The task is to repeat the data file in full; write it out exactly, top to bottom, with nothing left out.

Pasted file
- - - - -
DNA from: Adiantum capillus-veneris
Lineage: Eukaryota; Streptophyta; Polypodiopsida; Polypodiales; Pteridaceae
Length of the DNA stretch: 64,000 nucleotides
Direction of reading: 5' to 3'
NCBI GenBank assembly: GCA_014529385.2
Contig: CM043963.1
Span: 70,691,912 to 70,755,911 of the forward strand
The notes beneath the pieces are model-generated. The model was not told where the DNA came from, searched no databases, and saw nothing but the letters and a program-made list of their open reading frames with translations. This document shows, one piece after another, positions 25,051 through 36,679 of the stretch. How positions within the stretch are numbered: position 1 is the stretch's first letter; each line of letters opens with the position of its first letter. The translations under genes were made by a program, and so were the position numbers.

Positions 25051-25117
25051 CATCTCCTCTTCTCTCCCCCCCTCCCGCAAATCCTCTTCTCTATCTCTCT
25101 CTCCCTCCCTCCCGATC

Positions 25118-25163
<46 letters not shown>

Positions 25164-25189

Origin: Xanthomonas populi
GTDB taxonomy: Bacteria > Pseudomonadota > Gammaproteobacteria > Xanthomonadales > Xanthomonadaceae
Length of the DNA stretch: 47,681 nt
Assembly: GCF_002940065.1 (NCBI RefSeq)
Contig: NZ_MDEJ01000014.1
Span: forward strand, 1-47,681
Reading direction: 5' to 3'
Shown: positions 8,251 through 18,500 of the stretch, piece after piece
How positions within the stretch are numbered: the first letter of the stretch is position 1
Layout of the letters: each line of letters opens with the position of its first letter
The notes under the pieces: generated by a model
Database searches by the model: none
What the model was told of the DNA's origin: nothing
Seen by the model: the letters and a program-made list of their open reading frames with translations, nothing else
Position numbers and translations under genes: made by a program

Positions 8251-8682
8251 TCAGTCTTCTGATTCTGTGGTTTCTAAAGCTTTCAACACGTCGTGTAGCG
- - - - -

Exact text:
DNA from: Adiantum capillus-veneris
Lineage: Eukaryota; Streptophyta; Polypodiopsida; Polypodiales; Pteridaceae
Length of the DNA stretch: 64,000 nucleotides
Direction of reading: 5' to 3'
NCBI GenBank assembly: GCA_014529385.2
Contig: CM043963.1
Span: 70,691,912 to 70,755,911 of the forward strand
The notes beneath the pieces are model-generated. The model was not told where the DNA came from, searched no databases, and saw nothing but the letters and a program-made list of their open reading frames with translations. This document shows, one piece after another, positions 25,051 through 36,679 of the stretch. How positions within the stretch are numbered: position 1 is the stretch's first letter; each line of letters opens with the position of its first letter. The translations under genes were made by a program, and so were the position numbers.

Positions 25051-25117
25051 CATCTCCTCTTCTCTCCCCCCCTCCCGCAAATCCTCTTCTCTATCTCTCT
25101 CTCCCTCCCTCCCGATC

Positions 25118-25163
<46 letters not shown>

Positions 25164-25189

Origin: Xanthomonas populi
GTDB taxonomy: Bacteria > Pseudomonadota > Gammaproteobacteria > Xanthomonadales > Xanthomonadaceae
Length of the DNA stretch: 47,681 nt
Assembly: GCF_002940065.1 (NCBI RefSeq)
Contig: NZ_MDEJ01000014.1
Span: forward strand, 1-47,681
Reading direction: 5' to 3'
Shown: positions 8,251 through 18,500 of the stretch, piece after piece
How positions within the stretch are numbered: the first letter of the stretch is position 1
Layout of the letters: each line of letters opens with the position of its first letter
The notes under the pieces: generated by a model
Database searches by the model: none
What the model was told of the DNA's origin: nothing
Seen by the model: the letters and a program-made list of their open reading frames with translations, nothing else
Position numbers and translations under genes: made by a program

Positions 8251-8682
8251 TCAGTCTTCTGATTCTGTGGTTTCTAAAGCTTTCAACACGTCGTGTAGCG